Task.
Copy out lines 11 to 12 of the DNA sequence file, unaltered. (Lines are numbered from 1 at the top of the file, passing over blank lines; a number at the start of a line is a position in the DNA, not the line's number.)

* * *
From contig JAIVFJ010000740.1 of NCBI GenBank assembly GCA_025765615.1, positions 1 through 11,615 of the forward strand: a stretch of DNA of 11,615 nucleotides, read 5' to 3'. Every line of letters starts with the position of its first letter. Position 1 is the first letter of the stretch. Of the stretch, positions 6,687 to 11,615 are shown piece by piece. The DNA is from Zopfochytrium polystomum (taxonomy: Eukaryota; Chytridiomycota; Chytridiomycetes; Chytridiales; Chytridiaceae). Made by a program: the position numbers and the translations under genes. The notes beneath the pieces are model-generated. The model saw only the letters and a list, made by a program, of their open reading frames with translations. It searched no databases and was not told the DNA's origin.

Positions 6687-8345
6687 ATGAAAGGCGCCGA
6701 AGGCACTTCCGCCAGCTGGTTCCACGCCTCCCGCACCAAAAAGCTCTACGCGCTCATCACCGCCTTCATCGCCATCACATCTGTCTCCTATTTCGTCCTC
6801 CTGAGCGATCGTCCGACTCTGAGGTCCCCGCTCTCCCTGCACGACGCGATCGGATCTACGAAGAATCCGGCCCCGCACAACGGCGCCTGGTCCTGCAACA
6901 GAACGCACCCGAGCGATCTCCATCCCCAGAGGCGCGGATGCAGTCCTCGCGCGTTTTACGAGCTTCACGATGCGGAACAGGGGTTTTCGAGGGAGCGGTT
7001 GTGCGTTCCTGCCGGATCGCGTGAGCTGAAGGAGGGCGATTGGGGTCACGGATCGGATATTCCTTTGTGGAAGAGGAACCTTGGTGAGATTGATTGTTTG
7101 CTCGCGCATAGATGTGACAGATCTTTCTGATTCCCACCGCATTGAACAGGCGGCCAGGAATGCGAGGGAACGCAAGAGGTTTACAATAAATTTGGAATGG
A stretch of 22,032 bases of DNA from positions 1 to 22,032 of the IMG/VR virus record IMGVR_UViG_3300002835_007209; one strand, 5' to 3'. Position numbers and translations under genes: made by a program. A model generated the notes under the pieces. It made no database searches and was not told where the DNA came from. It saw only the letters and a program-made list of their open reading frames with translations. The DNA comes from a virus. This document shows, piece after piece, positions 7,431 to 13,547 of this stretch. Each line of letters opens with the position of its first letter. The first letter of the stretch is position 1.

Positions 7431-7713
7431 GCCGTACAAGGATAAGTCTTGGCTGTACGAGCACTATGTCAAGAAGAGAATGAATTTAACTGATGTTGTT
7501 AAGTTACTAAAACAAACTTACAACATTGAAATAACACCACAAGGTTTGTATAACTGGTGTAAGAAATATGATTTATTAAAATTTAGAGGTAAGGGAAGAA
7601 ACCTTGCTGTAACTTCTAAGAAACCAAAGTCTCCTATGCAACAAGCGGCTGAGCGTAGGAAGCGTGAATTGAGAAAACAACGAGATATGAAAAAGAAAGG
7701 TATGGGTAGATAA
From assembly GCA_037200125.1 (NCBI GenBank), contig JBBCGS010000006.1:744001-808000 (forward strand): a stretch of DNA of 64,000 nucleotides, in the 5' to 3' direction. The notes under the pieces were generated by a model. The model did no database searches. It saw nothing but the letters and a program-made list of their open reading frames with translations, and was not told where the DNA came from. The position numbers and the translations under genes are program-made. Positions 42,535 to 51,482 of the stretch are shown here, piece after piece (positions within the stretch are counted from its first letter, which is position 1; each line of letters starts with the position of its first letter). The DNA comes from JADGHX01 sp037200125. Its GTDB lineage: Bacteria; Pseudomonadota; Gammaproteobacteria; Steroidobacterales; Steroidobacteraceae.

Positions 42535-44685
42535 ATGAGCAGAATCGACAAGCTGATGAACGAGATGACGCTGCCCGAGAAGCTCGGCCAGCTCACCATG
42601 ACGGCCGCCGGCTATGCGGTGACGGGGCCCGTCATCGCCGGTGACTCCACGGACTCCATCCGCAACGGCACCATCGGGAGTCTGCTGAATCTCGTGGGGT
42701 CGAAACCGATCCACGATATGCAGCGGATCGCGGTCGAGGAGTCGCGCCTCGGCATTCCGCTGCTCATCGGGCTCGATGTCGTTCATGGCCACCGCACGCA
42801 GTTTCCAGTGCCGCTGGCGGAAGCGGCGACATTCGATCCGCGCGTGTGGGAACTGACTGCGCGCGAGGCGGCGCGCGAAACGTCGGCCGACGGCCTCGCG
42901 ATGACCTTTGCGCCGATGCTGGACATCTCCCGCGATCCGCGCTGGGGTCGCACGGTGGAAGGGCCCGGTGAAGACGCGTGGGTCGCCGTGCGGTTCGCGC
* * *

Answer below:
7431 GCCGTACAAGGATAAGTCTTGGCTGTACGAGCACTATGTCAAGAAGAGAATGAATTTAACTGATGTTGTT
7501 AAGTTACTAAAACAAACTTACAACATTGAAATAACACCACAAGGTTTGTATAACTGGTGTAAGAAATATGATTTATTAAAATTTAGAGGTAAGGGAAGAA